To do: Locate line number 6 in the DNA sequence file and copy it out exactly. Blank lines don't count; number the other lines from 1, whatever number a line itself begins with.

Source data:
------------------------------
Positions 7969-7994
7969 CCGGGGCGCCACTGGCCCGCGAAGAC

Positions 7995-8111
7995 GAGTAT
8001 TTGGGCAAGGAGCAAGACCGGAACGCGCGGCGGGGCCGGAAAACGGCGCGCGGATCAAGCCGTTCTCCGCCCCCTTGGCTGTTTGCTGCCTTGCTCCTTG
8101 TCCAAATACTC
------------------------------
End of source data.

8101 TCCAAATACTC